Critical to the success of reinforcing the longitudinal borders is the rubber formula of the longitudinal stripped rubber. It has been determined that carboxylated nitrile rubber can achieve tensile strengths on the order of 3 to 4 times greater than conventional nitrile rubber. In addition, a higher mooney viscosity is required in the longitudinal strip of carboxylated formula to minimize penetration of the longitudinal edge of the textile into the reinforced border. When the resulting 55 mil body sheet and co-calendered 10 mil carboxylated strips are vulcanized in the sheet form to the textile fabric, the resulting mat has an imperceptible difference in body thickness across its entire width.

This is achieved because the border nitrile rubber movement is not restricted. The resulting longitudinal borders now have a tensile strength (from combining of 55 mil nitrile and 10 mil carboxylated nitrile) twice that of a pure nitrile rubber formula. Resulting tensile strengths of approximately 120 PSI is equivalent to the tensile strength of double thickness borders (90 to 120 mils) achieved in the five piece assembly described in the background information.

By developing a high tensile, high mooney viscosity, reinforcing strip and co-calendering to the nitrile rubber backing, a reinforced longitudinal edging can be applied in one step during mat fabrication prior to vulcanization in the press. Thus the advantages afforded by the five piece assembly, can be realized in the longitudinal borders by using the co-calendered nitrile and carboxylated nitrile strips.

In addition to the realized increase in tensile strength and mooney viscosity, carboxylated nitrile rubbers have demonstratively better abrasion resistance compared to conventional nitrile rubbers. The greater abrasion resistance realized in the longitudinal and leading edges of the mat allow the realization of a greater longevity of the rubber borders in minimal material loss compared to conventional nitrile rubber in comparative abrasion tests. Additionally, carboxylated rubbers (because of the carboxyl group saturation in the polymer) have a faster cure rate compared to conventional unsaturated nitrile rubber. This affords the use of a reinforcing border that can cure at the same rate as the body nitrile by overcoming the insulative influence of the conventional nitrile beneath the carboxylated borders. This results in allowing no increase in the vulcanization cycles.

As heretofore explained, the disclosed invention provides a dust control mat that has better tear resistance at the edges thereof resulting in a mat that has higher abrasion resistance and substantially higher tensile strength resulting in a longer service life before replacement.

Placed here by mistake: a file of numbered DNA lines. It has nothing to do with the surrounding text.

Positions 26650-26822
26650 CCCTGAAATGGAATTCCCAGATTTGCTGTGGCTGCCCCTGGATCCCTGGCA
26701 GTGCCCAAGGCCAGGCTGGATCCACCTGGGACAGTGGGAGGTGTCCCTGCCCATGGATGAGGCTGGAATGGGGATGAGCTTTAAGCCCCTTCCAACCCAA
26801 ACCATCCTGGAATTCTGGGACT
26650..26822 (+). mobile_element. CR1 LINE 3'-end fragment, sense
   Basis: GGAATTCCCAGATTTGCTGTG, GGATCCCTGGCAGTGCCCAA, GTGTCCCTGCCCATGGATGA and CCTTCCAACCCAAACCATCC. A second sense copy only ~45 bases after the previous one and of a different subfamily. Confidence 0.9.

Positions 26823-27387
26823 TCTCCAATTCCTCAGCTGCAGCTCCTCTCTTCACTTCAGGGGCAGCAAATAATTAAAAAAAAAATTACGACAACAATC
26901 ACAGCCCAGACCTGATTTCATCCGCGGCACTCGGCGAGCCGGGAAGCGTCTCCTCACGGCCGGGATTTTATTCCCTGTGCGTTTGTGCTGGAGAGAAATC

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Referenced by
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US6296919Aug 13, 1999Oct 2, 2001Milliken & CompanyCushioned carpeted floor mat with at least one cushioning integrated rubber protrusion
US6420015Sep 27, 2000Jul 16, 2002Milliken & CompanyCushioned rubber floor mat and process
US6478995Oct 26, 2000Nov 12, 2002Milliken & CompanyCushioned carpeted floor covering article comprising at least one integrated rubber protrusion
US6589631Oct 4, 2000Jul 8, 2003Milliken & CompanyFlashless rubber floor mat and method
US6921502Sep 27, 2000Jul 26, 2005Milliken & CompanyCushioned rubber floor mat article and method
US7566374 *Jun 12, 2003Jul 28, 2009Milliken & CompanyMethod of making a mat
US20040163667 *Feb 20, 2003Aug 26, 2004Learman Thomas J.Electrostatic mop, cleaning device and a method for collecting particles
US20060151908 *Jun 12, 2003Jul 13, 2006Brazier Peter CMethod of making a mat
US20090321001 *Jun 26, 2008Dec 31, 2009Seaman CorporationOne-pass direct double lamination apparatus and process
USRE38422Feb 4, 2002Feb 10, 2004Milliken & Co.Cushioned carpeted floor mat with at least one cushioning integrated rubber protrusion
U.S. Classification428/192, 428/216, 264/510, 428/92, 428/91, 428/193, 428/88, 264/553, 428/95, 428/15, 428/194, 156/437, 264/552, 428/85, 264/175, 428/82
International ClassificationB29C65/74, B29C65/00, B32B25/10, A47L23/26, B29D99/00
Cooperative ClassificationB29C66/1122, B29C66/71, B29C65/02, Y10T428/23979, Y10T428/23957, Y10T428/2395, Y10T428/23929, Y10T428/23907, Y10T428/24793, B29C66/83413, B29C65/00, B29C66/8341, B29D99/0057, A47L23/266, B32B25/10, Y10T428/24975, Y10T428/24777, B29C65/749, Y10T428/24785, B29L2031/3017, B29C66/4722
European ClassificationB29D99/00L, B29C66/4722, B29C65/00, B29C66/8341, B29C65/749, B29C66/83413, A47L23/26C, B32B25/10
Legal Events
Jun 27, 1994ASAssignment
Effective date: 19940621
May 10, 1999ASAssignment
Effective date: 19990428
Aug 22, 2002FPAYFee payment
Year of fee payment: 4
Feb 21, 2007REMIMaintenance fee reminder mailed
Aug 3, 2007LAPSLapse for failure to pay maintenance fees
Sep 25, 2007FPExpired due to failure to pay maintenance fee
Effective date: 20070803